Robots set for action Feb. 2 and 3 at Penn State York

FTC robotics competition features 54 teams of middle and high school students and the game 'Rover Ruckus'
Robotics Tourney at York

Penn State York will host two days of robotics competition, the FTC (FIRST Tech Challenge) South Central PA Regional Qualifier, robotics competition, on Saturday, Feb. 2 and the Blue and White Qualifier on Sunday, Feb. 3.  Rover Ruckus is the game and 54 teams of middle and high school students will compete for the opportunity to move on to the state competition.

Credit: Barbara Dennis

YORK, Pa. — "Rover Ruckus," a theme in recognition of the 50th anniversary of the U.S. moon landing, is the name of the game when 54 teams of middle and high school students participate in the FTC (FIRST Tech Challenge) South Central PA Regional Qualifier, robotics competition, from 7 a.m. to 5:30 p.m.on Saturday, Feb. 2, and the Blue and White Qualifier on Sunday, Feb. 3, at Penn State York.

The competition takes place in the Joe and Rosie Ruhl Student Community Center on campus and is free and open to the public. More than 1,000 attendees, including competitors and spectators, are expected during the two days of competition.

Teams registered to compete at Penn State York are from Ontario, Canada, New York, New Jersey, Ohio, Maryland, Virginia and throughout Pennsylvania. This is the ninth time the campus has hosted the FTC event but the first time there has been two days of competition.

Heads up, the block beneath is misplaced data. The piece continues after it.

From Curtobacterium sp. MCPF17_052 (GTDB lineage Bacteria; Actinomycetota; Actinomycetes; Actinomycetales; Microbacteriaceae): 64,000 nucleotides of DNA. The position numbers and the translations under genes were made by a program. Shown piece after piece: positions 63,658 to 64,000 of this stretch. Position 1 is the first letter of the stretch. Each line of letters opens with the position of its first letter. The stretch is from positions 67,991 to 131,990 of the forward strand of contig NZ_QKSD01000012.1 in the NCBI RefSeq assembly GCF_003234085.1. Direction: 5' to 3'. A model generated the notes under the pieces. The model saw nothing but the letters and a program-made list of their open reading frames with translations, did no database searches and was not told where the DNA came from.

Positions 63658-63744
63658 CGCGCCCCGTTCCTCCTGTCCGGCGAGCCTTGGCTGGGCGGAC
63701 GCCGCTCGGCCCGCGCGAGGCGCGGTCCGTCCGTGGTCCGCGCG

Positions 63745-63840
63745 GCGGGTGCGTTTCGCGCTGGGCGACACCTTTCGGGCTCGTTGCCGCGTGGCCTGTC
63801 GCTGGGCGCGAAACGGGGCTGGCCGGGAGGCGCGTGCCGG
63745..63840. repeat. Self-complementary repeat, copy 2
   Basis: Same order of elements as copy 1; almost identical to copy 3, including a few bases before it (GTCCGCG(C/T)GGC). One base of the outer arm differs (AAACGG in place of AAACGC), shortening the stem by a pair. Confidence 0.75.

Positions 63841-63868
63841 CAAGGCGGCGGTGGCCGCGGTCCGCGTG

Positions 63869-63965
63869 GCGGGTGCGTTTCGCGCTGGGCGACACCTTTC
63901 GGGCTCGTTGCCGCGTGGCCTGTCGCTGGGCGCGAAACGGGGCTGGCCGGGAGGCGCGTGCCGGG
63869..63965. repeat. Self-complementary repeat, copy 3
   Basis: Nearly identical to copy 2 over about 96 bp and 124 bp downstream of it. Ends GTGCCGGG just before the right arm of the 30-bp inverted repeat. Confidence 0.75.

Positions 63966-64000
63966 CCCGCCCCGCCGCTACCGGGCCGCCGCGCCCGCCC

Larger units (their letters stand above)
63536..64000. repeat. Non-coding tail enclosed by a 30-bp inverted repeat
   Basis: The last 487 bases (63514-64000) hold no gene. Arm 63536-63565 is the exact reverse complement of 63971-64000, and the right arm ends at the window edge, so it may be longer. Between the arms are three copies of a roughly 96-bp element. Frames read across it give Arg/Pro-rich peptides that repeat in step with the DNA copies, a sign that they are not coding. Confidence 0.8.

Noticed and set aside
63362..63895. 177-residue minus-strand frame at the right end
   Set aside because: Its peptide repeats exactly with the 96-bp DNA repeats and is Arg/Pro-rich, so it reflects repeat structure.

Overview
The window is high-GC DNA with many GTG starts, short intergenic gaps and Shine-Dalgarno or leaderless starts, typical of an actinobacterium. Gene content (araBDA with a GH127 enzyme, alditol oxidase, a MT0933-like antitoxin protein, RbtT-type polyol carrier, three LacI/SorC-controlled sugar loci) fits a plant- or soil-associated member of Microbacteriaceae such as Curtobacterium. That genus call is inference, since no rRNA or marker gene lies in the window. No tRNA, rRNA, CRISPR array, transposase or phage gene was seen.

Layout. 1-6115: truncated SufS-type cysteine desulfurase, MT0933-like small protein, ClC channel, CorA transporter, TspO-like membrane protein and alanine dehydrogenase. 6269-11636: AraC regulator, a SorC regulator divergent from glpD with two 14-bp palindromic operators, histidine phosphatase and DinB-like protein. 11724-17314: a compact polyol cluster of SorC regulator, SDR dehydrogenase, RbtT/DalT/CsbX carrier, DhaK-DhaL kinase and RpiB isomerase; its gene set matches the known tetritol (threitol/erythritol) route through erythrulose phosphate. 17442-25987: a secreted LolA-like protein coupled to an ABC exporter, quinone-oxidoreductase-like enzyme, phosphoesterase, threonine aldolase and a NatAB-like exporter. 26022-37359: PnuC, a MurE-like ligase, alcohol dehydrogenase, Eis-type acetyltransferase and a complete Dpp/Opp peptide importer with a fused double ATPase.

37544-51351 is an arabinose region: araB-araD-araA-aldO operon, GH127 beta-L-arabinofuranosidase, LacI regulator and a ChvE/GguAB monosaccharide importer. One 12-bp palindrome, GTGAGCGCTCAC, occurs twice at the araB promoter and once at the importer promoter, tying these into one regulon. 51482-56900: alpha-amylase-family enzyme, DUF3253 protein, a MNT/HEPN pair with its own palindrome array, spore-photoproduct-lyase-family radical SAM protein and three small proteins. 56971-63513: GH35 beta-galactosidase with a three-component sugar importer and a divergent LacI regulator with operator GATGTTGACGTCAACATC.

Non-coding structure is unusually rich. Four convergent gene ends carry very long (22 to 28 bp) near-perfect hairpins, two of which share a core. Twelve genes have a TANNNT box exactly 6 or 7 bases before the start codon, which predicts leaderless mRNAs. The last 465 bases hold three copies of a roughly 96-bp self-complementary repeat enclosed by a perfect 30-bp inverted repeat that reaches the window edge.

“The event was turned into two separate one-day tournaments this year to accommodate the demand to compete in this region,” said Amy Harmon Krtanjek, one of the coordinators of the event, interim director of The Graham Center for Entrepreneurial Leadership Studies, and a lecturer in engineering at Penn State York.

The Saturday competition includes 30 teams, with five teams advancing to the Pennsylvania State Championship to be held in March 2019. The Sunday competition includes 24 teams, with four teams earning the opportunity to advance to the state tournament.

Prior to the start of competition, Penn State York Admissions is holding a parent information session at 9:30 a.m. both days. Parents can learn more about programs and degrees at the University during this 50-minute program.

View photos from last year’s competition on Flickr.

Opening ceremonies are at 11 a.m. each day, followed by competitions throughout the two days. Prior to the ceremony, teams will have an opportunity to get organized, register their robots and prepare for competition.

These events are made possible on campus thanks to a generous grant from the Pullo Family Fund.

Visit the website for the complete list of participants and those on the waiting list for Saturday. Check out Sunday's participants here.

Rover Ruckus, the game for the 2018-19 season, is played on a 12' x 12' playing surface where alliances of two robots work together against another alliance of two robots in a match lasting 2 minutes and 30 seconds. Teams score points by completing tasks that highlight the robot's capabilities. In the first 30 seconds, robots operate completely autonomously from preprogrammed instructions the team has completed, deploying from a hanging position, using computer vision to "sample" minerals and performing other tasks before the 30-second time expires.